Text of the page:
Luke 15:32 - Home at Last
We had to celebrate and be glad, because this brother of yours was dead and is alive again; he was lost and is foundLuke 15:32
In the parable of the prodigal son, the younger brother took the inheritance from his father and went to a foreign land. After he squandered all his money in wild living, in desperation he found work taking care of unclean pigs.
In this situation his thoughts go back to his father's home. There the hired men and women never went hungry and they enjoyed security. He begins to realize what a fool he has been to leave home and strike out on his own. Being young and foolish, he thought he could manage without his father. He left home thinking that he could satisfy his deepest needs by pursuing the material things of this world. How wrong he had been, for now he is completely abandoned in this world and there is nowhere to turn in his greatest hour of need. Jesus says that the young man now comes to his senses and remembers how good it was in his father's home. At home his father always supported him and provided for all his needs. If he had remained at home he would not have ended up in this miserable situation with the pigs.
Cornelius Plantinga writes in Engaging God's World that we often long to go back to a time when we felt peace or security in our life. It is not uncommon for us to speak about the good old days with nostalgia. We think that if only we could go back to that place, then life would be good again. And yet we can never recreate those memories. If we go back to the place of those wonderful memories, it is never quite like we thought it was. We are disappointed because it does not give us the same feeling or the same sense of fulfillment that we had in the past. We seem to be pursuing an elusive goal.
Now this young man remembers how good it was in his father's house and he longs to return home. Can reality ever live up to his memory? He decides to return and is even willing to go back as a hired hand. But when the father sees him at a distance, he comes running to meet his son and throws his arms around him and kisses him. After everything he has done to his father, the son never expected such a homecoming. In his love the father takes him back, even though he is not worthy.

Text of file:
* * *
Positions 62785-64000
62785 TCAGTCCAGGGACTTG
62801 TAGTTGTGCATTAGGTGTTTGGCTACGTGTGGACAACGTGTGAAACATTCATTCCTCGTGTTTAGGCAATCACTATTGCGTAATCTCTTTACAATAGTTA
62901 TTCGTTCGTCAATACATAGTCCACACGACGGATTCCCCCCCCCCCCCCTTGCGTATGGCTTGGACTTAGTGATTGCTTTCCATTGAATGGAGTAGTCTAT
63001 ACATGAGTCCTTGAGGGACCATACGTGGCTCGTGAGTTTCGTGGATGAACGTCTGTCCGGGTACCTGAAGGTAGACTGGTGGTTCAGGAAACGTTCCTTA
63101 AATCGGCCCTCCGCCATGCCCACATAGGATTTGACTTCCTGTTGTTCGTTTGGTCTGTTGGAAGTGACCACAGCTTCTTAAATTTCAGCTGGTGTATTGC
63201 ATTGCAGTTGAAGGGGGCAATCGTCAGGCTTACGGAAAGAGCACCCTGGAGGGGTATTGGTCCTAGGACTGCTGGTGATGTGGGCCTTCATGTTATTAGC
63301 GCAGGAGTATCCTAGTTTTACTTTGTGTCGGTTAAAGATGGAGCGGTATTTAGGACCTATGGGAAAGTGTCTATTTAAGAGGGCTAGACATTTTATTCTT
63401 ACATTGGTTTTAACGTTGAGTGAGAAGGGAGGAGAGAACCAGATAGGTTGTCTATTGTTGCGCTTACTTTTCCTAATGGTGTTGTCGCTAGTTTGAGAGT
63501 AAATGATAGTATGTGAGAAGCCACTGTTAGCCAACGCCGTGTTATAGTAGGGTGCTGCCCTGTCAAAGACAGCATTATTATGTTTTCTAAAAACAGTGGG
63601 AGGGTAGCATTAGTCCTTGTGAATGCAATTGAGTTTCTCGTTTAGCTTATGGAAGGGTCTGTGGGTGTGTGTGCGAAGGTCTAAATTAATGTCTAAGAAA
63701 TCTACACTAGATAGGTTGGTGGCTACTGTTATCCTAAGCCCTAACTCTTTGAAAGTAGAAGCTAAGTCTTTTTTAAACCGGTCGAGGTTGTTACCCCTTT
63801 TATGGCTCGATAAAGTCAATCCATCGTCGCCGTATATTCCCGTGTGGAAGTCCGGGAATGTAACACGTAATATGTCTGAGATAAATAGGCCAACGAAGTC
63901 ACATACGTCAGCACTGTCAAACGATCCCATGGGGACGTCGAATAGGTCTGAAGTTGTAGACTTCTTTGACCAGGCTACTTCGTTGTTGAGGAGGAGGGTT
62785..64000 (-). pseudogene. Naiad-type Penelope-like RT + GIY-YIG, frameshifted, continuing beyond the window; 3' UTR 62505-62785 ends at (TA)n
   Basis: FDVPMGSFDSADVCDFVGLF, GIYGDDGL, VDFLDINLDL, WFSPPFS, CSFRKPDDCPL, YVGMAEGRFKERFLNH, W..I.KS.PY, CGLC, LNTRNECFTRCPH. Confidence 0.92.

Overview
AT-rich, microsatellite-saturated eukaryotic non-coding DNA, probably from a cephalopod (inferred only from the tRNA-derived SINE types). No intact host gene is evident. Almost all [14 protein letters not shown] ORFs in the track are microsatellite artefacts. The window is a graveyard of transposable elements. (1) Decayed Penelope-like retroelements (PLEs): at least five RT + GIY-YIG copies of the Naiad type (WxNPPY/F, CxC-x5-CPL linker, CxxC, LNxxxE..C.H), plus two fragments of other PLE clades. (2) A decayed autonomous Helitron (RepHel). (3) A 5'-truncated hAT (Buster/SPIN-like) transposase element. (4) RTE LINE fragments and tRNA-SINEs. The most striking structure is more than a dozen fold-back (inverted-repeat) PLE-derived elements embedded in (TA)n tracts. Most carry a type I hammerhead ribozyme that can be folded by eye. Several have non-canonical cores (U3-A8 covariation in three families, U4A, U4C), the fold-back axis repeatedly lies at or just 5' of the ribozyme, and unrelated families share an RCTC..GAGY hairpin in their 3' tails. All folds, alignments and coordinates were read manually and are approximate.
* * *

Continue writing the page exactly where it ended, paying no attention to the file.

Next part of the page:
Immediately the father commands that the best robe be given to him, and a ring be put on his finger — likely to indicate that he belongs to the family. He commands that sandals be placed on his feet and the fattened calf — which is reserved only for very special occasions — be killed. He comes home, chastened and ashamed because of what he has done, but to his astonishment his father throws a great feast because he says,
This son of mine was dead and is alive; he was lost and is found.
The son is home at last, and what a homecoming it is! Jesus told this parable to reveal the kind of Father we have in heaven. Jesus teaches that we will never be disappointed in our longing for our heavenly home. In fact, we cannot even begin to imagine what it will be like when we finally enter into the home of our Father. Remember, Jesus told his disciples that he goes to heaven to prepare a place for them in his Father's house.
Our hearts will never find rest in earthly or material things. We will only find rest when we turn our hearts to our Father in heaven. When we come to the Father in Jesus Christ, he welcomes us into his home with open arms. We do not deserve this because we have been such good children, but he welcomes us because he has purchased us with the blood of Christ. Therefore on that day when we enter into the glory of God's eternal kingdom, we won't be disappointed. With our heavenly Father all our longing will be satisfied, and we will find eternal rest. So we may pray as the early Church father Augustine once did:
O Lord, you made us for yourself,
and our heart is restless until it rests in you.